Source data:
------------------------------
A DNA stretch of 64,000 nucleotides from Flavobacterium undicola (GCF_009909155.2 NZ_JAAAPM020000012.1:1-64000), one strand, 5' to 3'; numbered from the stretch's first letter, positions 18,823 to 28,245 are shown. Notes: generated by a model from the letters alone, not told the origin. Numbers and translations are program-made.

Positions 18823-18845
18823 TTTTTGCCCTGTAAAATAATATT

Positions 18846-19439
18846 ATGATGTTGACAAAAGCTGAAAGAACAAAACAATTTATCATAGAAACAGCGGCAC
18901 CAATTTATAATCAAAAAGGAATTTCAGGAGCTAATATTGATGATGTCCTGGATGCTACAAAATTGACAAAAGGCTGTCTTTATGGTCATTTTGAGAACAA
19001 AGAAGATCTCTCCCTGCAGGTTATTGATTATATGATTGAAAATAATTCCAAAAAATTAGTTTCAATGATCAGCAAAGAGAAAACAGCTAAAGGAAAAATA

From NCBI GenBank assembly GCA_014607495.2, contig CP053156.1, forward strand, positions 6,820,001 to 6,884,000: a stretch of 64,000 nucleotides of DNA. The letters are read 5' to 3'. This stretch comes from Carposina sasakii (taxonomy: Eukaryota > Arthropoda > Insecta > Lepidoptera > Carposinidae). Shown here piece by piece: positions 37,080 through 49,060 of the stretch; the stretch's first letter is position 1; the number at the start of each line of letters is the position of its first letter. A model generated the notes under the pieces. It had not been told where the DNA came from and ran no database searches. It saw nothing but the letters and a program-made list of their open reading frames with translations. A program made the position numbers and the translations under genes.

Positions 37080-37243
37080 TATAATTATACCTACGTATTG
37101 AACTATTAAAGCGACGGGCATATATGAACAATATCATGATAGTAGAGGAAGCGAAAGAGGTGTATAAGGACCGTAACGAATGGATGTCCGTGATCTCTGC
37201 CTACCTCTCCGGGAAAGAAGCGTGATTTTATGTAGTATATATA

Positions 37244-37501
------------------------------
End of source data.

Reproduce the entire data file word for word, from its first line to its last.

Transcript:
A DNA stretch of 64,000 nucleotides from Flavobacterium undicola (GCF_009909155.2 NZ_JAAAPM020000012.1:1-64000), one strand, 5' to 3'; numbered from the stretch's first letter, positions 18,823 to 28,245 are shown. Notes: generated by a model from the letters alone, not told the origin. Numbers and translations are program-made.

Positions 18823-18845
18823 TTTTTGCCCTGTAAAATAATATT

Positions 18846-19439
18846 ATGATGTTGACAAAAGCTGAAAGAACAAAACAATTTATCATAGAAACAGCGGCAC
18901 CAATTTATAATCAAAAAGGAATTTCAGGAGCTAATATTGATGATGTCCTGGATGCTACAAAATTGACAAAAGGCTGTCTTTATGGTCATTTTGAGAACAA
19001 AGAAGATCTCTCCCTGCAGGTTATTGATTATATGATTGAAAATAATTCCAAAAAATTAGTTTCAATGATCAGCAAAGAGAAAACAGCTAAAGGAAAAATA

From NCBI GenBank assembly GCA_014607495.2, contig CP053156.1, forward strand, positions 6,820,001 to 6,884,000: a stretch of 64,000 nucleotides of DNA. The letters are read 5' to 3'. This stretch comes from Carposina sasakii (taxonomy: Eukaryota > Arthropoda > Insecta > Lepidoptera > Carposinidae). Shown here piece by piece: positions 37,080 through 49,060 of the stretch; the stretch's first letter is position 1; the number at the start of each line of letters is the position of its first letter. A model generated the notes under the pieces. It had not been told where the DNA came from and ran no database searches. It saw nothing but the letters and a program-made list of their open reading frames with translations. A program made the position numbers and the translations under genes.

Positions 37080-37243
37080 TATAATTATACCTACGTATTG
37101 AACTATTAAAGCGACGGGCATATATGAACAATATCATGATAGTAGAGGAAGCGAAAGAGGTGTATAAGGACCGTAACGAATGGATGTCCGTGATCTCTGC
37201 CTACCTCTCCGGGAAAGAAGCGTGATTTTATGTAGTATATATA

Positions 37244-37501